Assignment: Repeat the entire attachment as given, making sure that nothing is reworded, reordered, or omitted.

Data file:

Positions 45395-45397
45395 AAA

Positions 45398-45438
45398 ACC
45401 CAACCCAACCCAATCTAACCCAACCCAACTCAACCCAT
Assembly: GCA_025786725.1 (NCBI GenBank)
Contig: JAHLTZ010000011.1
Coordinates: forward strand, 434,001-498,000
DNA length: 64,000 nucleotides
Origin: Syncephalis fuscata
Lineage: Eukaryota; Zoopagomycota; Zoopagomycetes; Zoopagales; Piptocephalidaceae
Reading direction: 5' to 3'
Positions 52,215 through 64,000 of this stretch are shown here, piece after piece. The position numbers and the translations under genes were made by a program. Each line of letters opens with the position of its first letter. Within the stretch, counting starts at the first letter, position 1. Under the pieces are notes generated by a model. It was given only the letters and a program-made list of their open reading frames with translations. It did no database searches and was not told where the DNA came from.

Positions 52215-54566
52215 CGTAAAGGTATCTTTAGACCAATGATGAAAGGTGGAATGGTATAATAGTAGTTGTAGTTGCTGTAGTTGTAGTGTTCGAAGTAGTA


Positions 45395-45397
45395 AAA

Positions 45398-45438
45398 ACC
45401 CAACCCAACCCAATCTAACCCAACCCAACTCAACCCAT
Assembly: GCA_025786725.1 (NCBI GenBank)
Contig: JAHLTZ010000011.1
Coordinates: forward strand, 434,001-498,000
DNA length: 64,000 nucleotides
Origin: Syncephalis fuscata
Lineage: Eukaryota; Zoopagomycota; Zoopagomycetes; Zoopagales; Piptocephalidaceae
Reading direction: 5' to 3'
Positions 52,215 through 64,000 of this stretch are shown here, piece after piece. The position numbers and the translations under genes were made by a program. Each line of letters opens with the position of its first letter. Within the stretch, counting starts at the first letter, position 1. Under the pieces are notes generated by a model. It was given only the letters and a program-made list of their open reading frames with translations. It did no database searches and was not told where the DNA came from.

Positions 52215-54566
52215 CGTAAAGGTATCTTTAGACCAATGATGAAAGGTGGAATGGTATAATAGTAGTTGTAGTTGCTGTAGTTGTAGTGTTCGAAGTAGTA